You're going to be dissapointed.
And that's good.
Or to quote Jocko, "GOOD"
It's good because you learn very little from success, you learn almost nothing when everything goes your way.
But when everything goes south, when something breaks, when things don't go to plan, that highlights an issue.
It shows us where we could do things better, it shows us how we need to adjust, to adapt, to become better.
It is our failures that create our successes.
Every one of the medals that my clients have brought in to show me know this implicitly.
Sometimes they need reminded, as do I.
But we know this, we understand it, even if we don't always want to admit it.
I had a fighter tell me that they gassed in a fight.
This was good. We changed their programming to build their fuel tank, and they never gassed again!
I had a Judo-Ka who was always getting swept and struggled against bigger opponents. This was good. We changed her training, got her working leg strength, which she hated. Until she fought again and saw the result as she tore through her category and the open open gategory.
I had a mountain biker struggling to get his times down. This was good. We changed his breathing methods and he found the climbs suddenly became easier, faster and he could hit the downhills harder as a result. I had a rugby who was playing in a new position in the team and struggling with making yards. This was good. He was asking for a new training plan, but his plan was on point, his issue was his tactics, his mental program needed adjusting. He researched his new role, and got back to the level of performance he expected from himself.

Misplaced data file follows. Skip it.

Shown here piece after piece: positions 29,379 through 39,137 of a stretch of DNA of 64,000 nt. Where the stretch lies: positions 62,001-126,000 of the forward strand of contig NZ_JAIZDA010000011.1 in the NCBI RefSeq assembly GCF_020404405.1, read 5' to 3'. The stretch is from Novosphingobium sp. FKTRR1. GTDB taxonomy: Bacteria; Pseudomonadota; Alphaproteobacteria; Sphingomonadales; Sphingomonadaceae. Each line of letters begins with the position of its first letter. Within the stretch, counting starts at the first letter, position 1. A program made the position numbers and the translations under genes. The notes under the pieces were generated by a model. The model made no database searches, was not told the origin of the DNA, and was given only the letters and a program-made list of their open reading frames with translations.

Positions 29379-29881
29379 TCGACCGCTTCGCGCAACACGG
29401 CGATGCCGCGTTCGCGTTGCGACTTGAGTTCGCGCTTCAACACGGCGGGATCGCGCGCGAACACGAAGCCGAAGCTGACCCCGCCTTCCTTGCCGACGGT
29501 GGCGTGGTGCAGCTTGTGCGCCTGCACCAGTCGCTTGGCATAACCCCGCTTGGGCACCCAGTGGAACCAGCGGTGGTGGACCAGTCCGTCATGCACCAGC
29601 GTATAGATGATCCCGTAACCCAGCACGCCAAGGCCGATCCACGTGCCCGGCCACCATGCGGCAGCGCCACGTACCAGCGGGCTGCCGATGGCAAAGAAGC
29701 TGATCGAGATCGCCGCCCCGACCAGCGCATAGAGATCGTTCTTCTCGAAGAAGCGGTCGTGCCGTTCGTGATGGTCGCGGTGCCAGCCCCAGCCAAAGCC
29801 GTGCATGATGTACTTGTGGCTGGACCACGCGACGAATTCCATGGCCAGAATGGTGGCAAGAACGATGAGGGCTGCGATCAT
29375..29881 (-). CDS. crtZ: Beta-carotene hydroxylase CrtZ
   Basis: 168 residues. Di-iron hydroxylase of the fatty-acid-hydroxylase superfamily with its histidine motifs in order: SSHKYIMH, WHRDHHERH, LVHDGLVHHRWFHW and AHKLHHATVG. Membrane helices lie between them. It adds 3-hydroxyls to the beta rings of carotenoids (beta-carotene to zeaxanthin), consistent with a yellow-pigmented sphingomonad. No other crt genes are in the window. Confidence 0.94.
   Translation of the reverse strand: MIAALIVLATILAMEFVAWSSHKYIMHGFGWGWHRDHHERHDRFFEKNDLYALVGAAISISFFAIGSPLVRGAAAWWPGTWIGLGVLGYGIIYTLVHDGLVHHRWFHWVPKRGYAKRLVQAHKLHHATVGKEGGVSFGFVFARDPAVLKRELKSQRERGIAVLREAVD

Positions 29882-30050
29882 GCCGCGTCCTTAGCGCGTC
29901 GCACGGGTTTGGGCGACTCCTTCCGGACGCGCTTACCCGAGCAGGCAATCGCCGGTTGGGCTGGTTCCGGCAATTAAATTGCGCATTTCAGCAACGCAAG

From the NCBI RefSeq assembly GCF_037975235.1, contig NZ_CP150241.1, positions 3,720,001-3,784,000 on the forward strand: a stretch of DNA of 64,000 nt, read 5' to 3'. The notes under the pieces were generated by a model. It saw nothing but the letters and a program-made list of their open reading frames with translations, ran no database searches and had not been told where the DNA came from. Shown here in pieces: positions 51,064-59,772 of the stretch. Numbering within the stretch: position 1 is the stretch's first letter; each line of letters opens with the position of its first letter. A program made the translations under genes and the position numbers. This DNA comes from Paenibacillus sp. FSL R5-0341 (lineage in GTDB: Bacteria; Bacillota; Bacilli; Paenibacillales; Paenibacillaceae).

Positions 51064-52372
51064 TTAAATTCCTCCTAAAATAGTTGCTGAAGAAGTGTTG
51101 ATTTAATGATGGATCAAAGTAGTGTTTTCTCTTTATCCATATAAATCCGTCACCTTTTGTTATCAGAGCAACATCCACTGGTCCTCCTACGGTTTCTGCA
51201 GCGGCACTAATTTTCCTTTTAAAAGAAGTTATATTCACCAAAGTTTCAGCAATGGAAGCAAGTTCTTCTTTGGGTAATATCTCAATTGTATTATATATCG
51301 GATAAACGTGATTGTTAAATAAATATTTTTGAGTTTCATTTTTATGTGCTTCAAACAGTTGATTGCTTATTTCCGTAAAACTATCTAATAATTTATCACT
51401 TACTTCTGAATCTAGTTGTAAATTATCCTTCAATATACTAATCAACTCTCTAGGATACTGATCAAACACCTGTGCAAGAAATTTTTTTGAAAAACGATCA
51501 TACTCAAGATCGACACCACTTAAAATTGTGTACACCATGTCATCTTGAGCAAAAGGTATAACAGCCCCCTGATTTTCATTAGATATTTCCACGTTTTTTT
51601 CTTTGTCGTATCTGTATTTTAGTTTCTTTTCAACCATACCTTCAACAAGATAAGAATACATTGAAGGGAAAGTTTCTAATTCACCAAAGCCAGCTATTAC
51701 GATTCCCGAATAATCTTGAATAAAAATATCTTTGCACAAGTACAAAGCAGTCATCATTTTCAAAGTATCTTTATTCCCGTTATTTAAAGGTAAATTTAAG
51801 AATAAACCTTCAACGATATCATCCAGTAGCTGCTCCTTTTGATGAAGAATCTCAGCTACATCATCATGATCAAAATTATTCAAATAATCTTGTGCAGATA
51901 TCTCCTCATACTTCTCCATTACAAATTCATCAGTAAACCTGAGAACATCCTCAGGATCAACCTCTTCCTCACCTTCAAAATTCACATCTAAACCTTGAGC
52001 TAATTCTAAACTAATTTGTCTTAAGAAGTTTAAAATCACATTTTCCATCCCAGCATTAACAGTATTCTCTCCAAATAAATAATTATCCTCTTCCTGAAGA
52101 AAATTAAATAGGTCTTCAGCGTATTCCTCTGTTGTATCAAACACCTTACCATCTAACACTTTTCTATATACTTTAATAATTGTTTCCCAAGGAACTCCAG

These are all real examples, the ones that immediately spring to mind as good examples. There are a great many more.
Does this apply to non athletes?
Of course it does.
You MUST fail. You MUST get it wrong. You MUST try.
Only then can you do it better next time. And better again the time after.
Yes, if you don't try, you will never fail.
But you'll never progress either.
Most of what happens in your life is under your control.
It's up to you wether you take control or not.
And those things that are outside of your control, the only consideration you give to them is how prepared you are for them, how well you you measure up to them. You can't control the weather, but you can change your clothes, change your tyres etc. You can't control your opponents preparation, their strength, their stamona, their skills, their "supplements" you can onl;y ensure you have done everything you can do to get yourself ready. You can't control a virus or other illness, but you can monitor your recovery, your nutrition and if you do get sick, your frustration at not being able to perform.
Whatever happens, take Jocko's advice and see it as GOOD.
It is an opportunity to learn. To adapt and adjust.
So next time, you're better.